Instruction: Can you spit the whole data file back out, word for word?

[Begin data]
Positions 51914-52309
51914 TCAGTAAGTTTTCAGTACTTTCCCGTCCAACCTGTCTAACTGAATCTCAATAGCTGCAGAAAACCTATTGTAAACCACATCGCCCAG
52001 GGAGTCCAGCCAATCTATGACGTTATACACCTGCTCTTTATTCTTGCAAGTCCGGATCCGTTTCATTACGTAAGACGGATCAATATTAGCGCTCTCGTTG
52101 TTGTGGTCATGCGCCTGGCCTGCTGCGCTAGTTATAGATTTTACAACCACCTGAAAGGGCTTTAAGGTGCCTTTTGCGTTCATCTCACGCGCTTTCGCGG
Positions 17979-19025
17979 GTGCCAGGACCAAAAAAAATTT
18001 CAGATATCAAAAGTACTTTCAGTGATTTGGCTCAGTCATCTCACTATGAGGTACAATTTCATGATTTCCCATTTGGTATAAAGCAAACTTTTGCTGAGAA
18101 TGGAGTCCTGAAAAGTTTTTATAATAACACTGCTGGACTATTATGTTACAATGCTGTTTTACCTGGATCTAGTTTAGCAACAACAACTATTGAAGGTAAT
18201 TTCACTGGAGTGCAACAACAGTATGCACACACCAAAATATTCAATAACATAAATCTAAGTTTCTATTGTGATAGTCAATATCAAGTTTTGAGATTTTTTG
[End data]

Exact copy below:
Positions 51914-52309
51914 TCAGTAAGTTTTCAGTACTTTCCCGTCCAACCTGTCTAACTGAATCTCAATAGCTGCAGAAAACCTATTGTAAACCACATCGCCCAG
52001 GGAGTCCAGCCAATCTATGACGTTATACACCTGCTCTTTATTCTTGCAAGTCCGGATCCGTTTCATTACGTAAGACGGATCAATATTAGCGCTCTCGTTG
52101 TTGTGGTCATGCGCCTGGCCTGCTGCGCTAGTTATAGATTTTACAACCACCTGAAAGGGCTTTAAGGTGCCTTTTGCGTTCATCTCACGCGCTTTCGCGG
Positions 17979-19025
17979 GTGCCAGGACCAAAAAAAATTT
18001 CAGATATCAAAAGTACTTTCAGTGATTTGGCTCAGTCATCTCACTATGAGGTACAATTTCATGATTTCCCATTTGGTATAAAGCAAACTTTTGCTGAGAA
18101 TGGAGTCCTGAAAAGTTTTTATAATAACACTGCTGGACTATTATGTTACAATGCTGTTTTACCTGGATCTAGTTTAGCAACAACAACTATTGAAGGTAAT
18201 TTCACTGGAGTGCAACAACAGTATGCACACACCAAAATATTCAATAACATAAATCTAAGTTTCTATTGTGATAGTCAATATCAAGTTTTGAGATTTTTTG